Blaming Dealers Is Wrong

Pinning the blame or the cost of sagging new-car sales on dealers is just wrong. I understand how tough it must be for manufacturers to look in the mirror and see the failure of so many of their products as self imposed. I also understand they did not single handedly cause the price of oil to rise or the stock market to fall. But, neither did their dealers, and neither a fancier showroom nor deeper

Pinning the blame or the cost of sagging new-car sales on dealers is just wrong.

I understand how tough it must be for manufacturers to look in the mirror and see the failure of so many of their products as self imposed. I also understand they did not single handedly cause the price of oil to rise or the stock market to fall.

But, neither did their dealers, and neither a fancier showroom nor deeper capital reserves will get us out of today's slump. It will take time, a deep commitment to our existing customers and faith that we're going to weather this storm together.

Sadly, as I talk to other dealers these days I hear a lot about closing down, going out of business and bleeding money. Even dealers with great brands are selling cars below cost on the long-shot that later service sales will be profitable. There is just no real faith out there.

The newest coffin nail comes courtesy of Wall Street which entered the picture with elevated “risk-ratings” for lenders and manufacturers whose portfolios are backed by unstable inventories. Risk-rating is banker-speak signaling penalties for something they don't trust. Simply stated, Wall Street has struck a bright line around anyone whose money is tied to floor-plan financing or retail paper (especially leases). The Street has connected the dots between unprofitable sales of vehicles on dealer's lots and deterioration of manufacturers and lenders connected to that dealer. For some stupid reason everyone had been operating as if sagging profits indicated weak or too many dealers, not insensitive or indifferent lenders or manufacturers.

Slow to fully embrace their own part, manufacturers have been showing a “not so subtle” interest in dealers' capital reserves demanding that dealers replace lost capital or risk losing their lines. Just as callously, they have eliminated lease products on difficult to sell models and some (Chrysler Financial leading the pack) have told their dealers that slow moving vehicles must be paid down or paid off.

Of course, on a fast look this might just seem a Darwinian economic thing. Money is scarce so well-healed dealers will survive and the rest will die out. Problem solved. But it doesn't make sense that the tipping point on this issue will be based on a dealer's bank balance.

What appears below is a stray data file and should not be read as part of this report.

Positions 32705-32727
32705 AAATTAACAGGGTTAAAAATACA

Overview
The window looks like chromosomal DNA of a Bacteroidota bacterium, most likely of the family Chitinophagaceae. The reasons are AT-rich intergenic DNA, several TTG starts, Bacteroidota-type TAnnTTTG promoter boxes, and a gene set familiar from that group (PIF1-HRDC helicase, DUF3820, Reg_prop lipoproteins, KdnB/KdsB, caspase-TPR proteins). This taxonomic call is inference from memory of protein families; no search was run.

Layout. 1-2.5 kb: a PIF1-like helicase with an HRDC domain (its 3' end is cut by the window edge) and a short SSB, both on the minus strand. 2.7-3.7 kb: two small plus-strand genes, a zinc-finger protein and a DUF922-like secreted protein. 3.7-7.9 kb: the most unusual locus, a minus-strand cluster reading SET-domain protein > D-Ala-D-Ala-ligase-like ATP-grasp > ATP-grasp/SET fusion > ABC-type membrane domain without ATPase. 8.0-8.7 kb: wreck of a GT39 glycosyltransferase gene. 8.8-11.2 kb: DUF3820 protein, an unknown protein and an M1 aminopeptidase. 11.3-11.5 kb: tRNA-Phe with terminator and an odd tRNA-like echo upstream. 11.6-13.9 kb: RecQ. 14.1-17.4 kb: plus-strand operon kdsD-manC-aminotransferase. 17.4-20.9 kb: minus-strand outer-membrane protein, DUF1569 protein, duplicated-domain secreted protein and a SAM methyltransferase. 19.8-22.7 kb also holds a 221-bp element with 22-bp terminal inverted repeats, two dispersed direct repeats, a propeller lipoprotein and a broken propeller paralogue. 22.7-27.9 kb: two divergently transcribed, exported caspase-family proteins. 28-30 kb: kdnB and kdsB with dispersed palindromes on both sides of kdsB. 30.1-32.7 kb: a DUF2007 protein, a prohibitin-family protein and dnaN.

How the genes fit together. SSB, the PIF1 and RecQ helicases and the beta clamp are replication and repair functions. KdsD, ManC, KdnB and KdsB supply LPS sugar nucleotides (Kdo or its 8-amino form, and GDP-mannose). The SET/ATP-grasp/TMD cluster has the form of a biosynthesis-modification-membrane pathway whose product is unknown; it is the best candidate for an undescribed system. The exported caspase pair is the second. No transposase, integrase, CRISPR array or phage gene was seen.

Forcing a dealer to pay off a sluggish vehicle is, at best, a short term fix and that's assuming that dealers have the resources. It does not cure why the vehicle wouldn't sell. Moreover, it kicks a dealer for helping out in the first place. Forcing dealers to pay for the foolishness of taking slow moving vehicles not only pronounces a death sentence on the franchise; it drives a coffin nail into the value of the manufacturer who would hide behind that dealer.

Besides, if you think Wall Street dislikes the “potential” for inventory losses, how do you suppose they're going to react to actual losses forced by ineffective strategic and transitional plans or the public outcry from the sales tactics that such desperate measures will surely inspire?

Unfortunately, the historic answer to overproduction — “fleet sales” (where vehicle discounts too drastic to show the public, or dealers, are hidden in fleet subsidies), is also in the cross hairs of industry analysts. Wall Street may have been slow to decipher our industry dynamics, but now that they have, they've become very good at discounting all the tangents however subtle or derivative.

A more enlightened path would release the water in current inventories over time. Vehicles should be taken to market for what the market will bear. But, we need to share the responsibility until market conditions come together. This may take a single sale or several and should leverage the new and used car skills that dealers possess. This would also reward manufacturers with large dealer bases.

Selling bad inventory at a loss does not create loss, it merely quantifies it. The loss that exists in a product is there while it sits unsold on a lot waiting for someone to accept the facts. Market forces create this and it cannot be solved by dealers who only meet the market. In time we will have more popular, well priced, and fuel-efficient products, but, that will take years. In the meantime, it is senseless to continue the shell game of in whose statement to hide the loss of vehicles rolling out of factories. We need a partnership of lenders, manufacturers, dealers and government to guard against carpetbaggers who might architect a selfish deal for themselves.

The curious thing is not Wall Street connecting selling price, sales pace, and credit facilities. It is the notion that a sustaining solution can be a dealer thing. Dealer resources are not deep enough to fill the hole and the time it will take for the weak to die off is woefully insufficient for manufacturers to design new products for which the public won't mind paying full price.

Decades of easy credit, marketing schemes and no-fear warranties fueled today's issues. Turning all that around by starving dealers is not an answer.

If we are to rid ourselves of financial trickery and climb onto a solid foundation of real value, honest service, and product integrity, we need to start by sharing the medicine of selling current stock for what it's worth.

Questions or comments about this column? Send us an e-mail at [email protected].

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